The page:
A LAW KEY to preventing state welfare agencies from separating Indigenous children from their families is at risk of being overturned thanks to the yearslong effort of a network of libertarian and right-wing organizations.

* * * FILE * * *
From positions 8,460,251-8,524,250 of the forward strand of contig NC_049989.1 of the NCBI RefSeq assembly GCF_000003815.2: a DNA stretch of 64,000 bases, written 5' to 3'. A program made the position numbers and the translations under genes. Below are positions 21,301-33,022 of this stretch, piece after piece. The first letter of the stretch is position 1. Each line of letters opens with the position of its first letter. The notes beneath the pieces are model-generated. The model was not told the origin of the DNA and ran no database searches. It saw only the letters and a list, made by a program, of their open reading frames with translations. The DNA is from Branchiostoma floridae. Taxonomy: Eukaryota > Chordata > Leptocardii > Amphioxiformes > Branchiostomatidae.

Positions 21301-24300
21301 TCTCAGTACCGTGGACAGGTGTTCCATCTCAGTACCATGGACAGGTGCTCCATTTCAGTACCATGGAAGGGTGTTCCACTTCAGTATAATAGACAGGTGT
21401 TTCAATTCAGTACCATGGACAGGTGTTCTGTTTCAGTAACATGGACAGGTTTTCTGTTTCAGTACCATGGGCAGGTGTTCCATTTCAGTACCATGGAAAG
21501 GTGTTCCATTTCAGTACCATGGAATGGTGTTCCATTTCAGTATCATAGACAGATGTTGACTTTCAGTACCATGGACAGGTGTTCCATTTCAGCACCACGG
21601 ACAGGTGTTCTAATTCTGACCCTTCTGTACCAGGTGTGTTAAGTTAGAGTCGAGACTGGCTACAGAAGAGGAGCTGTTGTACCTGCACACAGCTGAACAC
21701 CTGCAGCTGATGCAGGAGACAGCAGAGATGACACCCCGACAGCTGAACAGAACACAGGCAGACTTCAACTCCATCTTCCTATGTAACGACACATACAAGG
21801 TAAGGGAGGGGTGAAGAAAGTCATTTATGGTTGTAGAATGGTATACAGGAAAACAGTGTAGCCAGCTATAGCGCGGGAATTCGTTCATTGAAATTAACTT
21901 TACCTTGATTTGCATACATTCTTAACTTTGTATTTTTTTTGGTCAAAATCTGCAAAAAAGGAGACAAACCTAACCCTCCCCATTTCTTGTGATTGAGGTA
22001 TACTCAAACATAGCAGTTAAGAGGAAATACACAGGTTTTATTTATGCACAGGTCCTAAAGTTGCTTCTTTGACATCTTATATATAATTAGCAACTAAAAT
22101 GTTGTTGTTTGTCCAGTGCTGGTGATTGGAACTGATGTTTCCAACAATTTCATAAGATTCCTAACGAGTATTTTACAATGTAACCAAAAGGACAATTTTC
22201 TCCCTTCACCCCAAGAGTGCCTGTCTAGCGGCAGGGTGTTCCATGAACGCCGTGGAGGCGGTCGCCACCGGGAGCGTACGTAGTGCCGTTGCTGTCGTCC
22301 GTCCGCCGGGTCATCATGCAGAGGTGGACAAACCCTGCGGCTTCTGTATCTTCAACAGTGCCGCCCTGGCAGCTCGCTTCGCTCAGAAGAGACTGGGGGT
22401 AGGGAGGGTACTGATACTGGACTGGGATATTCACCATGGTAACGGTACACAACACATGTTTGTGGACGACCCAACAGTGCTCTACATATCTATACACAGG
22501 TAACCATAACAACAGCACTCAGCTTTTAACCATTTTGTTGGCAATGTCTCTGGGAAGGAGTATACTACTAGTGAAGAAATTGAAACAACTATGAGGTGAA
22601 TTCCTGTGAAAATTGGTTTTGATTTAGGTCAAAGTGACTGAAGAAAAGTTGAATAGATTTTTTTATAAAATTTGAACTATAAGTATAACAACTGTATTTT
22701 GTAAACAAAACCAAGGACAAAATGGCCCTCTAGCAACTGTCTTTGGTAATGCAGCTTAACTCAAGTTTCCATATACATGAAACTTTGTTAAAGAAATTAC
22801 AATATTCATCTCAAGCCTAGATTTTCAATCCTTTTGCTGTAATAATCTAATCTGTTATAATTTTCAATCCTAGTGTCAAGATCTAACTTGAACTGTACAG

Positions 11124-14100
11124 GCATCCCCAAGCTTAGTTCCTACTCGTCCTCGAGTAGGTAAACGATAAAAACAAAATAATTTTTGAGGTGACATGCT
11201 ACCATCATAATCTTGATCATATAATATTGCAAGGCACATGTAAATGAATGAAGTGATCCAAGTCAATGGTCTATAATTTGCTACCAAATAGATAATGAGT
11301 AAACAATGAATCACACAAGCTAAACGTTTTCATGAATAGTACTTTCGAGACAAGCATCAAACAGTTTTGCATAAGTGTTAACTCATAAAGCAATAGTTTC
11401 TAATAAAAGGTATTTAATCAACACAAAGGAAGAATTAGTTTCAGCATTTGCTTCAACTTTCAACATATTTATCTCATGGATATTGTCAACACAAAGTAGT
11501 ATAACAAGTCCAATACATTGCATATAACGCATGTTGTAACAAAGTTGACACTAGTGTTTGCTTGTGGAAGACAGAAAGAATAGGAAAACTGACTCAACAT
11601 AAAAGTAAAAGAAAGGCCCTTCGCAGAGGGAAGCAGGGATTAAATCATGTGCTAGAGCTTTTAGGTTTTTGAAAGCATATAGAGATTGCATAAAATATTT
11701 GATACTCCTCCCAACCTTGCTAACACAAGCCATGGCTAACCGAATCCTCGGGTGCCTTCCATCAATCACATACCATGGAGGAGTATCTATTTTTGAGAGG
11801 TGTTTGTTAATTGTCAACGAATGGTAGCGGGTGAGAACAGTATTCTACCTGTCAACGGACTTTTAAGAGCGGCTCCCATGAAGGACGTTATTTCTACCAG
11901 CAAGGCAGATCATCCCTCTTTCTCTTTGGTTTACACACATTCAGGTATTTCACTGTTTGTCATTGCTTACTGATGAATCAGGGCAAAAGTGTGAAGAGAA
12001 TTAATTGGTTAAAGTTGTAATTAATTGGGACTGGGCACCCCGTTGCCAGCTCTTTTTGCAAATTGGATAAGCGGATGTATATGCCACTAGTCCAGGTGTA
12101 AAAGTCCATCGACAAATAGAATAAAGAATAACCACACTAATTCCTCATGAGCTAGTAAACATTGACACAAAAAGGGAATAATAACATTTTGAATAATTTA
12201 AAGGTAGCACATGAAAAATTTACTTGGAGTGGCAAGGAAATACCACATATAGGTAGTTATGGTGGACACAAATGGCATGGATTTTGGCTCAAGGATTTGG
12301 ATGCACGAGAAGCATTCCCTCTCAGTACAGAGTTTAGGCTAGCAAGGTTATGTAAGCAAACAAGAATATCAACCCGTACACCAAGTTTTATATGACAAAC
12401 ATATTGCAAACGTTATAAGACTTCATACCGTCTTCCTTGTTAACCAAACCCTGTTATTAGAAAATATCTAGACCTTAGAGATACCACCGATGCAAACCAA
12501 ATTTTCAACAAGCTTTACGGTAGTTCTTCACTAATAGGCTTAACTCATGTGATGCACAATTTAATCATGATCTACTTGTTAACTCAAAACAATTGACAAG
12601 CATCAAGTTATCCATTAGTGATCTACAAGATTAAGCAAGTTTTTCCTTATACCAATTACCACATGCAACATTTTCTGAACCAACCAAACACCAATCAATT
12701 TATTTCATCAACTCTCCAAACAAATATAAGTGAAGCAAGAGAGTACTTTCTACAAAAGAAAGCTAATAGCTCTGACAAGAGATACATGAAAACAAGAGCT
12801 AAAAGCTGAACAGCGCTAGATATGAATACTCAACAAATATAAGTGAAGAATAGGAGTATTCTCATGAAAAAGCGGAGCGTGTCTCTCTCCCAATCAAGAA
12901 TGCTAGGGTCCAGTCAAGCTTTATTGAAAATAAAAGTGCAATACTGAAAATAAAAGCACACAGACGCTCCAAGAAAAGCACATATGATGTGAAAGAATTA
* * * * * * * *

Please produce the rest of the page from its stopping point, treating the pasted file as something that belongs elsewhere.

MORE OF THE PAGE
In the 1970s, between a quarter and a third of Indigenous children across the United States had been removed from their homes. Social services often cited neglect or deprivation — euphemisms for poverty — as grounds for placing children in the custody of non-Native families and institutions, offering birth parents little opportunity for redress. Congress passed the Indian Child Welfare Act in 1978 in order to reform a system designed to destroy Indigenous people.
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